Tuesday, August 4, 2009

10 Week Book Giveaway--Week #8

For details about this contest visit here. But basically, all you have to do is answer this week's question in the comments and on Friday, I'll choose one of the names and announce the winner.

Actually, this week, I'm going to have YOU ask the questions (I'm stealing this idea from James Dashner).

So, let me know if you have a question for me (a G-rated question) . . . you know, anything like what's my favorite color to how I bribe my kids to read my books :) I'll answer them in the comment trail, and post the whole thing on Friday with the announcement of this week's winner.

Thanks!

16 comments:

Cheri Chesley said...

So, how DO you get your kids to read? :) Seriously, though, I have a question that I need to ask established LDS authors but I don't think it's appropriate for a public forum like this, so I'll go with a less spiritually personal one.

This is my favorite question to ask authors: When did you first start to write? Grade school? High school? When is the first time writing touched your heart and soul?

Tamara Hart Heiner said...

I'll ask a question: when did you get the idea for Abinadi? Did you always picture it that way when you read the scriptures? or did the back story only come after much thought and deliberation?

Heather B. Moore said...

Cheri, Luckily my books are on Audio and my kids listen to those ;) I started writing my first book when I was 30 years old. I had always enjoyed writing letters, etc., but it never occured to me to try writing a novel. I was working on my grandmother's biography and I thought that the time period she grew up in was really fascinating. I also thought the events during that era would make a cool novel. I wrote my first book in about 3 months so you can say that the writing bug hit pretty hard.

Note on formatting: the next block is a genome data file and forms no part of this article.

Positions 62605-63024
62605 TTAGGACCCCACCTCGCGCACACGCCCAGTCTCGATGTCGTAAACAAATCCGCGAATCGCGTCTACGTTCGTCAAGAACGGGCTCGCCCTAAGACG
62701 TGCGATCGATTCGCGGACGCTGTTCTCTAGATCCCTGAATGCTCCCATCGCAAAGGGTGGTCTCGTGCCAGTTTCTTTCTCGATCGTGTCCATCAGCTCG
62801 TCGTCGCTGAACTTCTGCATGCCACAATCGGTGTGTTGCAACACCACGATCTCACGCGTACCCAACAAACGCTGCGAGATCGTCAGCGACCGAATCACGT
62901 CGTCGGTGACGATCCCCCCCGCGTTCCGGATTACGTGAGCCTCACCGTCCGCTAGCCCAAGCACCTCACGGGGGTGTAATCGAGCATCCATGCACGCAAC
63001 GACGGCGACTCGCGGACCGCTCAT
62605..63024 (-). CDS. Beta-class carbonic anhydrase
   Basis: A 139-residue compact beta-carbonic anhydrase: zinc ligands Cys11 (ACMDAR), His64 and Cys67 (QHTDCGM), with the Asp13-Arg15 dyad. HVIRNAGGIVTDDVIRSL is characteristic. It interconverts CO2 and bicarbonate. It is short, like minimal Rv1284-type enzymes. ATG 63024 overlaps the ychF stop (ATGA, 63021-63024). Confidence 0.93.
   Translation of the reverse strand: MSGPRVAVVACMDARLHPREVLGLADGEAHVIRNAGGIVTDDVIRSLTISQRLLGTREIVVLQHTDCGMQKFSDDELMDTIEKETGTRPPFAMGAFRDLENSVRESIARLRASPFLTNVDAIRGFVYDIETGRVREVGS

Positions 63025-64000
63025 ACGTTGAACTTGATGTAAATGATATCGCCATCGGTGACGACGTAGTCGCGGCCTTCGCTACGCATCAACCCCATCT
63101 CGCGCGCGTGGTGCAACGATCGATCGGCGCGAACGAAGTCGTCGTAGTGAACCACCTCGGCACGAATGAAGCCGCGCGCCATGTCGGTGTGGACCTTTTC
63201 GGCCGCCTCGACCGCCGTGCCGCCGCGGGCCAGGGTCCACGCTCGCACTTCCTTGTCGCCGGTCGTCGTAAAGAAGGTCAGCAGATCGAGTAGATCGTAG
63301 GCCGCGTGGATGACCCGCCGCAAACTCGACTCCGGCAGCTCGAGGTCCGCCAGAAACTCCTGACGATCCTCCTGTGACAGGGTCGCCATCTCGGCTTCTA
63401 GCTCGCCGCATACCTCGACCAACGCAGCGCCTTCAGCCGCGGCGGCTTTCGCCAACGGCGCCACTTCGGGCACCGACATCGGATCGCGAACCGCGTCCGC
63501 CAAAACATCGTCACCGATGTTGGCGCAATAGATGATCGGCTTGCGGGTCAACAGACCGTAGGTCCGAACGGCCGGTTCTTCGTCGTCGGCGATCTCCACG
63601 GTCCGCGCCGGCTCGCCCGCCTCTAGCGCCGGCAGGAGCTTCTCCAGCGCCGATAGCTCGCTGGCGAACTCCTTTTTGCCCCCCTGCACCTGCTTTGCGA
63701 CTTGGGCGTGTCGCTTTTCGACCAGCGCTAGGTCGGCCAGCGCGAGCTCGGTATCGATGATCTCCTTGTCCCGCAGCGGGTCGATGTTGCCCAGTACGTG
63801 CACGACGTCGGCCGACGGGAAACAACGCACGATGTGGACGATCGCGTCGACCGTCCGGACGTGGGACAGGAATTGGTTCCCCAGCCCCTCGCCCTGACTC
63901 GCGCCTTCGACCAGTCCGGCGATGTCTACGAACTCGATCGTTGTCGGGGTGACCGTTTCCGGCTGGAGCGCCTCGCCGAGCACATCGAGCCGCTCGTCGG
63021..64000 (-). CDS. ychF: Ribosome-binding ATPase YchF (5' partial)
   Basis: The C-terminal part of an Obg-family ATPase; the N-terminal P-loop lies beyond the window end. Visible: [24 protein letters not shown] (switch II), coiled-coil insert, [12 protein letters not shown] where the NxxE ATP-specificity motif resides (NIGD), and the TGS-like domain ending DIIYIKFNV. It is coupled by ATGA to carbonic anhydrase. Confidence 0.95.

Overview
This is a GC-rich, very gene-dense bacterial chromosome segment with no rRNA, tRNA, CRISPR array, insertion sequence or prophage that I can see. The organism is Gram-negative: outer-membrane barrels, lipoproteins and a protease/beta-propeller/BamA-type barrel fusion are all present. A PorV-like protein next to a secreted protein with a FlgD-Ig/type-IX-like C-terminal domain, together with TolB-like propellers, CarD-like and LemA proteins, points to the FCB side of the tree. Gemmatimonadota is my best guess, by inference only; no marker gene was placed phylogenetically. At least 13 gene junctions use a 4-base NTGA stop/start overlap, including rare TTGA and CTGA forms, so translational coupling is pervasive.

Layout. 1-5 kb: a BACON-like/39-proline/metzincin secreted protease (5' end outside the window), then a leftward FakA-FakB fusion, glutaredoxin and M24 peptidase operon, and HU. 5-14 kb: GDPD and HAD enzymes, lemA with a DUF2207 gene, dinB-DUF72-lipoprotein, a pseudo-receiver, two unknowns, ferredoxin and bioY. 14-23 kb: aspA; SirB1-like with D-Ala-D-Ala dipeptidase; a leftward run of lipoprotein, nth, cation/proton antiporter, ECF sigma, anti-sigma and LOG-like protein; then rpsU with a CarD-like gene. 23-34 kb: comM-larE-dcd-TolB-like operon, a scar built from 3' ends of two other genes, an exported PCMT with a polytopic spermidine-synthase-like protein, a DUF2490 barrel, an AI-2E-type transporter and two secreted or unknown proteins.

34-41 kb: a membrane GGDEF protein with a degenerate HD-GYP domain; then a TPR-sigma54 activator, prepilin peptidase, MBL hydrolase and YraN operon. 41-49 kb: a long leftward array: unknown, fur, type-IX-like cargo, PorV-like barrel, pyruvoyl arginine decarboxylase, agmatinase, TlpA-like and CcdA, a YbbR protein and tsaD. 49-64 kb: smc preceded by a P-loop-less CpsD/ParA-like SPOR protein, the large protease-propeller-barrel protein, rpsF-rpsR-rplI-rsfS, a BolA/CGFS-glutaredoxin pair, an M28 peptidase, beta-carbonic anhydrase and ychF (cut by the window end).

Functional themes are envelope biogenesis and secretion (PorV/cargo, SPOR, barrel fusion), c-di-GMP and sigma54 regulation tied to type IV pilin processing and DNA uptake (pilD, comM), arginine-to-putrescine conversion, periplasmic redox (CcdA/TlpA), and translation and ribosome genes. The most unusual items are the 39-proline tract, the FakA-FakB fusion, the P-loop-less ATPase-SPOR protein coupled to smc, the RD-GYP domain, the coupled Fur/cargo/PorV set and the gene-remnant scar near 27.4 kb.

Tamara: I had the idea for Abinadi before I wrote the final volume of my Out of Jerusalem series. I was trying to decide what to do next, and I wanted a place in the Book of Mormon where a series would be a good fit. I didn't decide to have Abinadi be a younger man until I started on the first chapter. The story is obviously outlined in the scriptures, but most of the character and plot fill-ins come as I'm writing. For me writing is like reading a book, I don't know what's going to happen in the next chapter. I don't know who all of the characters are as I begin. In the Abinadi book, I had no intention of using Alma as much as I did. You can say that he made a grand stage entrance on his own. When I read the scriptures, I get caught up in the most minute things--and a lot of the emotions. I just ask a lot of questions, and if I can't find the answer, then I start to theorize.

Kami said...

Ok, I'm dying to know what it was like living in Egypt! I have always wanted to visit there ever since I saw my first picture of a pyramid. What is the culture like? Did you draw experiences for your books from living there? Did you get to go inside a pyramid? Oops, I think I've got more than one question here...

jenheadjen said...

As a kid, teen, and young adult, what did you want to be when you "grew up"?

Sorry - I have 2 also. Do you feel any kind of opposition as you're writing these incredible stories?

Daron Fraley said...

I am intrigued with your international experiences. Since you also lived in Jerusalem, can you tell us what a couple of your most interesting memories are of being there, whether it was related to the culture, the region, the people, or whatever?

Charlie Moore said...

Heather,

You're a successful author, at least in the LDS market. Are you happy with the course your career has taken to this point? Are you working toward something specific beyond today? How has writing changed you as a person? Sorry, three questions, but the theme is the same.

Charlie

Heather B. Moore said...